In fact, this graceful pose is most frequently seen replicated by imitation herons, procured to guard the contents of ornamental fishponds. However, heron enthusiasts can spot the real thing waiting patiently for prey on waterways up and down the country.
Grey herons are prevalent throughout Europe, Africa and also in Asia. They typically breed in woodland areas that are close to the water and can be spotted around lakes, estuaries, ponds, rivers and even coastal marshes. Herons are adaptable birds and will feed in any water, be it fresh, salt, clear or muddy, so long as it will yield a catch.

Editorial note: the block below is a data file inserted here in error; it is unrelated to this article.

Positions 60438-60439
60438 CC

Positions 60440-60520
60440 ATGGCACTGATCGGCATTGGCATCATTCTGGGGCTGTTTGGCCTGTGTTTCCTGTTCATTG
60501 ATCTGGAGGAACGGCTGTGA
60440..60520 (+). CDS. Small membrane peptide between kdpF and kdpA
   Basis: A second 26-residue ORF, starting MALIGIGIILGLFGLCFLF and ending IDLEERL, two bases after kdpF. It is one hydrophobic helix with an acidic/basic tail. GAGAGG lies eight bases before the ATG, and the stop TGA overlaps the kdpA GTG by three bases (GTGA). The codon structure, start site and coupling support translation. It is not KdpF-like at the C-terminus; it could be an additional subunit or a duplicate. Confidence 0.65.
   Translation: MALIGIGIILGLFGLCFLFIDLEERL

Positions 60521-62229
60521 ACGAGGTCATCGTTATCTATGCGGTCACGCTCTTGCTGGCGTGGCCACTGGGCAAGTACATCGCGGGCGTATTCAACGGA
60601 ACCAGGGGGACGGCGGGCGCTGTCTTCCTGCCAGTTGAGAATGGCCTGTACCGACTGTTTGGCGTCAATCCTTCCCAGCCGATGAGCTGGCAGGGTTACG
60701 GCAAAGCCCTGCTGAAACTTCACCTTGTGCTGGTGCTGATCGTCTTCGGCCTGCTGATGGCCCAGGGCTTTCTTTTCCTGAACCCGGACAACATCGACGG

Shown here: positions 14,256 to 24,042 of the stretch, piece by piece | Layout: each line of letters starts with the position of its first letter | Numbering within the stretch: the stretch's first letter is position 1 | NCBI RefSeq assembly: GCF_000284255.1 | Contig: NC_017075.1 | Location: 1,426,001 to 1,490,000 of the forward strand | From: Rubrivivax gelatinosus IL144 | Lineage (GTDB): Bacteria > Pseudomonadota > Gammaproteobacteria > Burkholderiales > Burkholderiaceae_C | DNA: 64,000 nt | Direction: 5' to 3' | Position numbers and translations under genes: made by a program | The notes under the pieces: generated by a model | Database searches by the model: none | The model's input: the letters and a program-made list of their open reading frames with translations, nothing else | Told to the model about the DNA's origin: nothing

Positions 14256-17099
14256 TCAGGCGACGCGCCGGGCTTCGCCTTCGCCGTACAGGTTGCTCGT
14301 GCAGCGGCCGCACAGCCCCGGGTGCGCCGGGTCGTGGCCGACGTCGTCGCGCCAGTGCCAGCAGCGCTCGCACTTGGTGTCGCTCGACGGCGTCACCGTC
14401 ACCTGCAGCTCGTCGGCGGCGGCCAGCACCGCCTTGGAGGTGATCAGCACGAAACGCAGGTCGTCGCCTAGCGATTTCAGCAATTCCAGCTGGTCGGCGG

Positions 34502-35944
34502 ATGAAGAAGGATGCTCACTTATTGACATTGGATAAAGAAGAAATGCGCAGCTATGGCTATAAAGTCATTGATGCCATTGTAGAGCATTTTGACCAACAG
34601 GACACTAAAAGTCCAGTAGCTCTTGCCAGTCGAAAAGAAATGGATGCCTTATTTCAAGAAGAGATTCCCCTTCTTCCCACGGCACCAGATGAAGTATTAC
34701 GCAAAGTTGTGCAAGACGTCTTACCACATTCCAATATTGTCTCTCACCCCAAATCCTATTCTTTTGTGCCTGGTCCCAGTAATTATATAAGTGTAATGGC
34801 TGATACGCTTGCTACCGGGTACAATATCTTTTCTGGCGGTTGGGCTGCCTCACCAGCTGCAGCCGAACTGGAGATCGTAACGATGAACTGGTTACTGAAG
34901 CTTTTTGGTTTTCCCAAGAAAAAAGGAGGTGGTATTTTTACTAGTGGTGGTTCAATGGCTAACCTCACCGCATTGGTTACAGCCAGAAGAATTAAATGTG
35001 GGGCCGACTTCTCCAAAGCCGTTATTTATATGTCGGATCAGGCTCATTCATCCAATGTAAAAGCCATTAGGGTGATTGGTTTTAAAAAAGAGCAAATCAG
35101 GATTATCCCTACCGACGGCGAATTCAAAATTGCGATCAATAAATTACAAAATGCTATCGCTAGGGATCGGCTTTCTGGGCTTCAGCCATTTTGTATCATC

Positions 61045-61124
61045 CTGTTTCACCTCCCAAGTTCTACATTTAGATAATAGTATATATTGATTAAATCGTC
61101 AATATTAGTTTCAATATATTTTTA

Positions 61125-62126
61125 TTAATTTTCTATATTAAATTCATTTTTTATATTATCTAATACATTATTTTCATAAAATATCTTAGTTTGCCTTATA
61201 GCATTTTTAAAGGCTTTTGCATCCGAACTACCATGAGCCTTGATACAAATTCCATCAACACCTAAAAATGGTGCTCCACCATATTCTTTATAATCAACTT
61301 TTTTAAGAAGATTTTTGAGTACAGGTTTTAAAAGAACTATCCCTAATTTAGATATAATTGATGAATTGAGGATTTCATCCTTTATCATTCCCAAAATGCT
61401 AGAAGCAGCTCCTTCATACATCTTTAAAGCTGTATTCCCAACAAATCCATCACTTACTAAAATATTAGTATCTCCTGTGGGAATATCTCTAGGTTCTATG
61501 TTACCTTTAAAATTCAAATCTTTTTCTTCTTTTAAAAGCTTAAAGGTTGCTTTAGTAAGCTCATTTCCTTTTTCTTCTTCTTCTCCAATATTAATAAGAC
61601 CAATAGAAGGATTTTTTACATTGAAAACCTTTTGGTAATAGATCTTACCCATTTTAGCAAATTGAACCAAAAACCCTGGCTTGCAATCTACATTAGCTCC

Herons can stand for several minutes with their necks tensed, waiting for an unsuspecting fish to swim into reach. Alternatively, they will stalk the shallows searching for food. Then, quick as a flash, they will dart down and spear the prey with their long dagger-like bill.
The grey heron is the only member of the heron family to be commonly found in Britain. You will be lucky to catch a glimpse of the bittern, which is very scarce, or the egret, which is a rare visitor. Thankfully, the grey heron population is doing well in the UK and is more abundant now than ever before, despite the ever-present danger of starvation over the cold winter months.
Appearance: Large and long-legged with an S-shaped neck. The back and wings are coloured grey, and the neck and under-parts are white. Herons have white heads, black wispy crests and a long, pointed yellow bill
Size: 84-102cm in length, 155-175cm wingspan
Lifespan: Maximum 25 years
Diet: Primarily fish and amphibians. However, herons can also feed on small rodents, reptiles and birds